Saturday, April 23, 2011

Of Dogs and Kids and Judgment Abound

There have been several great posts about being a scientist and a parent (e.g. Gerty-Z's and PlS's), also a couple of great posts on being a scientist and choosing not to be a mom (Jade's and Dr. G's). I will probably follow up with my own #scimom story at a later date (an epic tale of challenges and perseverance :-), but I have something different planned for today.

I have kids, and I love them. I even like other people's kids, which admittedly only came about after I had my own. Obviously, people who want kids should have them. It is really heartbreaking when people desire to have kids, but are unable to... It is also quite tragic, on a completely different level, when people wish to have kids but believe that their career is completely incompatible with having a family -- this is a failure of our society, and we need to tirelessly keep working to enable every person a chance to find fulfillment on both fronts without having to choose.

I also think that there is absolutely nothing wrong with being childless by choice.
Only, whenever I read a statement like this one, whether it's written by me or someone else, I cannot help but feel that it's indeed a very patronizing statement, especially when it comes from someone who has kids. It sounds like I am giving my blessing to people who are childless by choice, whereas, in reality, they should not be expected to give a rat's ass what I or any other random person thinks about their choices.

The people who are childless by choice are often expected to justify themselves, and then they fall into the trap of other people feeling it's their duty to pick apart each reason and offer counter-examples or counter-arguments to show how parenting is actually feasible in spite of said reason. That is totally beside the point -- all problems are relative: I am sure that many of mine would appear completely self-indulgent and trivial to someone else.

Dear childless-by-choice people, please accept my apologies in the name of all us patronizing people with kids. You really, really should not care what any of us think. We really should never get to pass judgment on you. It goes without saying that your choice to not have kids -- or any other of your choices -- is a priori perfectly valid, simply because you are an adult.

But, can a person who has kids really, truly ever understand and respect another person's wishes not to have them? Will there always be a hint of self-righteousness and judgment in there? I think the best way may be to try and draw parallels: for instance, not wanting to have kids would, in my case, probably be analogous in many ways to not wanting to own dogs. (Yes, I know that having kids and having dogs are, in fact, not the same. And neither are the societal pressures to have them.)

I do not want to own a dog. Ever. I do not hate dogs -- I would never wish for anything bad to happen to any dog and I find some of them very cute. I will pet other people's dogs, but I am ultimately always relieved when they leave.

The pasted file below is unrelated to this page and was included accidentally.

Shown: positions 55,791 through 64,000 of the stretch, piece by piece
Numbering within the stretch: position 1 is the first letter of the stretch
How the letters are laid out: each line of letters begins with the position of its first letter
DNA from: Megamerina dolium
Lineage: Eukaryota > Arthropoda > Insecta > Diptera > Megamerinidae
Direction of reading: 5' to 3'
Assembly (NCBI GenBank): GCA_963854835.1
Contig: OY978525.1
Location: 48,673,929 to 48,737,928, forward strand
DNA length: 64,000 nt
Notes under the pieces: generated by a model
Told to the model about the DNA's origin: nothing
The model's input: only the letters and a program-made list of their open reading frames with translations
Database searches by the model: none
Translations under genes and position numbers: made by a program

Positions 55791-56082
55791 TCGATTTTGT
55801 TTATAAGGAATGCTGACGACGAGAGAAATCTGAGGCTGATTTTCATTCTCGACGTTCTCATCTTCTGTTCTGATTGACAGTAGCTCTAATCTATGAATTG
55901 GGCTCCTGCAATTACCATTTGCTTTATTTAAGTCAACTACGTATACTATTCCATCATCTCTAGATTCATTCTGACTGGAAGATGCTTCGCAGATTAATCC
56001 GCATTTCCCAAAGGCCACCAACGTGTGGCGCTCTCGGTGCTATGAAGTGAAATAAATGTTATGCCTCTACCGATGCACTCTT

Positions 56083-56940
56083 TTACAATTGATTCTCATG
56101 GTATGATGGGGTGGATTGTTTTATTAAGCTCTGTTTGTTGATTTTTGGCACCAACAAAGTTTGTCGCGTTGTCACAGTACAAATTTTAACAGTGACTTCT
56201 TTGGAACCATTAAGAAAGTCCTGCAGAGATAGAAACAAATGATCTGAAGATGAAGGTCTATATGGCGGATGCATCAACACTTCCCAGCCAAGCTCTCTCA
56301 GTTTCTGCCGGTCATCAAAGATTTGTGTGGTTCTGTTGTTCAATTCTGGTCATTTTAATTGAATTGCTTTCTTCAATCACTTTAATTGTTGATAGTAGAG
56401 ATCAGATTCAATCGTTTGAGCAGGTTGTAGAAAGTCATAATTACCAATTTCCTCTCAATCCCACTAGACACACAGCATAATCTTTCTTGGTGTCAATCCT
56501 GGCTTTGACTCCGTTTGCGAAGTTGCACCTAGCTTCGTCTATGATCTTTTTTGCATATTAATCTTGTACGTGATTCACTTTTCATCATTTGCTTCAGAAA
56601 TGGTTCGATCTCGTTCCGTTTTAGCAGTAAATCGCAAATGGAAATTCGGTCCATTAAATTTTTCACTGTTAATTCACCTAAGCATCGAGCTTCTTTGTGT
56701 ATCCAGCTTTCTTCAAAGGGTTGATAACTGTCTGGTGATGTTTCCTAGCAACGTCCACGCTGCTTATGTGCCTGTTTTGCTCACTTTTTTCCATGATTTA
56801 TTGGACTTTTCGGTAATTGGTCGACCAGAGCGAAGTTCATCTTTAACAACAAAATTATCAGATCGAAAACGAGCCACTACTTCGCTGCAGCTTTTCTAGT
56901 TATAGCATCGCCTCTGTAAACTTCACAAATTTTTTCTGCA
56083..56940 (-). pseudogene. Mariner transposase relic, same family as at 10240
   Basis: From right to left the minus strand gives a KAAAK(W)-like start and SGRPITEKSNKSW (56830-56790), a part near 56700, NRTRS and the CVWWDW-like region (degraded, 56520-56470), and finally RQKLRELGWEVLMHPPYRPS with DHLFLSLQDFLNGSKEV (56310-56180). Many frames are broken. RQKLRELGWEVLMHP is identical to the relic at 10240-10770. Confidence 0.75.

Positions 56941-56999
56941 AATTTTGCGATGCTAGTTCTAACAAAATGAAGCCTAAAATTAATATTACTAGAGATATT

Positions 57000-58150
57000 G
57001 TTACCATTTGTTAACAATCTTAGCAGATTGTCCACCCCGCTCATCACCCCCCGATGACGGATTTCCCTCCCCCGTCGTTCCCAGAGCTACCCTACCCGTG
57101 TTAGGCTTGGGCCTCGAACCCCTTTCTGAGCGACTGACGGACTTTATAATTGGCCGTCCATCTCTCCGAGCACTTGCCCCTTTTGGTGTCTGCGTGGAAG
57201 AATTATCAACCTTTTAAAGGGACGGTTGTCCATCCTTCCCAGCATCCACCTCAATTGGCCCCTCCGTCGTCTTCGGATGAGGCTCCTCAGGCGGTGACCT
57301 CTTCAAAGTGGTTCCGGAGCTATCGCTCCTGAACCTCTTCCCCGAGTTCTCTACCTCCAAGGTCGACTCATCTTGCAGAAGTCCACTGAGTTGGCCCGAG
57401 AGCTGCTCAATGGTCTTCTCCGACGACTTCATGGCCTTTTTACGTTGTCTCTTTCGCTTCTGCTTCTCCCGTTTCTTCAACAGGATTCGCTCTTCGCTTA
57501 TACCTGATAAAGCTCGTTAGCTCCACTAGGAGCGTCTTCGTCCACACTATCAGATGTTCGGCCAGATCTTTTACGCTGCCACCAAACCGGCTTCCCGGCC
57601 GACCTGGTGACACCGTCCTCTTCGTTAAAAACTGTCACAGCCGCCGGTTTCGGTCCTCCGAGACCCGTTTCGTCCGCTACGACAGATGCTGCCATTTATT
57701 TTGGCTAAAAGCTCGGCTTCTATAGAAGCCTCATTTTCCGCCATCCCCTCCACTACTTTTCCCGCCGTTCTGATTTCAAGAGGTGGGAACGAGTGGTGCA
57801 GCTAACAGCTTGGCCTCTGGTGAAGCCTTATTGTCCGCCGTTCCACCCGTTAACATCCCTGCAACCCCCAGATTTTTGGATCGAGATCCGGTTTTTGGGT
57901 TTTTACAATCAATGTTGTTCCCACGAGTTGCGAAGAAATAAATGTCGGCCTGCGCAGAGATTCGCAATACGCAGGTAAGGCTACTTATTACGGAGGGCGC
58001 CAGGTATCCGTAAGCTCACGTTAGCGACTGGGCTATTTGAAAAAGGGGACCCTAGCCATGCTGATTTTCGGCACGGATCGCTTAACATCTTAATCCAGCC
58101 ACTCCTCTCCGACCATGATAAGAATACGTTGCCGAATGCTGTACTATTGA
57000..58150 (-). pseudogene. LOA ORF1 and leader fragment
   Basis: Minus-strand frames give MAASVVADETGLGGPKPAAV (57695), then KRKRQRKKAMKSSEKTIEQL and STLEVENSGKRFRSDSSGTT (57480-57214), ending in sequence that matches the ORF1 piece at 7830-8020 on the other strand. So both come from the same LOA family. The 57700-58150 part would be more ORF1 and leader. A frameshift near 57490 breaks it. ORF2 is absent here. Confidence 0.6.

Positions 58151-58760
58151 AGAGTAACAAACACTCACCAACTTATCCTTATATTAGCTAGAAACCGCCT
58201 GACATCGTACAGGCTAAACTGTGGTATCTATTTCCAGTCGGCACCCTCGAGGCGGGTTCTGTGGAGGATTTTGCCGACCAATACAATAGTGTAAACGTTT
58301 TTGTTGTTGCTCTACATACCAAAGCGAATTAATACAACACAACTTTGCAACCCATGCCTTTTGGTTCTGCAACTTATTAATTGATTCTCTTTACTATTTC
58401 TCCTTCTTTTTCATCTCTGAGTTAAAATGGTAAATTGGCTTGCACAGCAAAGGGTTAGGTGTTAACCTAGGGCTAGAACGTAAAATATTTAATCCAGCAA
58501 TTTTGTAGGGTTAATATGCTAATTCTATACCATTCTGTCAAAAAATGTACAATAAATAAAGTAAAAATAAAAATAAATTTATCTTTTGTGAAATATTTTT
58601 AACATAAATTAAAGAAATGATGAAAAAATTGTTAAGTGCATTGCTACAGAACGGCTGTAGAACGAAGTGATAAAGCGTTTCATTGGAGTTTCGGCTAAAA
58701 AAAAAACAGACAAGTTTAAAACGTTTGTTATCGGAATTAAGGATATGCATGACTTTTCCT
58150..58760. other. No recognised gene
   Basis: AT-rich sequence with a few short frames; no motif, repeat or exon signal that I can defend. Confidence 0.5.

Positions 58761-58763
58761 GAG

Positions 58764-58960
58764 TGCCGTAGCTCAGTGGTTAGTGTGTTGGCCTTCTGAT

There are many, many dogs in my neighborhood; seemingly everyone has not one but multiple dogs. So whenever I go for a walk, it's impossible to avoid people walking their dogs. I usually just want to be left alone and enjoy the walk, but a lot of people will stop -- especially when I'm with one of my kids -- and offer us to pet the dog, then start talking about the dog's name and how she is nice and gentle and how kids love her, and won't my kid pet her some more, whereas all I am thinking is that my kid now has dog slobber on his hands and where am I going to get something to clean him up. And then there are the questions why I don't have a dog; I say that my eldest son is allergic to pet dander (which he is), but in reality, even if he wasn't, I would never ever own a dog. To me, dogs appear to be an unnecessary hassle and an unnecessary expense. You have to make sure someone's there to pet sit when you leave town, and I don't think I can put a dog on on my health insurance plan. And don't even get me started with having to take them out in all kinds of weather and having to pick up all that poop.

I have a friend from grad school who has four dogs and calls them his babies. He spams me incessantly with pictures of his dogs (and his extravagant holidays). I would not have a big problem with his doggy pics and doggy stories if he ever, even once, showed any interest in my kids, such as asked how they were or whatever. Since he doesn't care about my kids, I am considerate enough not to bring them up in conversation and I certainly don't send him their pictures. I wish he would extend the same courtesy to me.

If I somehow ended up owning a dog (and were for some reason unable to put it up for adoption) I am sure I would eventually get emotionally attached to it, because I am not made out of stone. I am sure owning a dog is great and rewarding for many people, but I really don't care to try. I just don't want to own a dog, period. And I really don't think it's anyone's place to tell me that I should want to own one because it's so awesome (and because if I don't want to, I must be somehow broken), and it's also no one's place to tell me that I am overestimating how much work or money or poop collection they require. And it's certainly no dog owner's place to pat me on the head and tell me, patronizingly, that it's perfectly OK to choose not to have a dog. Duh.


Rebecca said...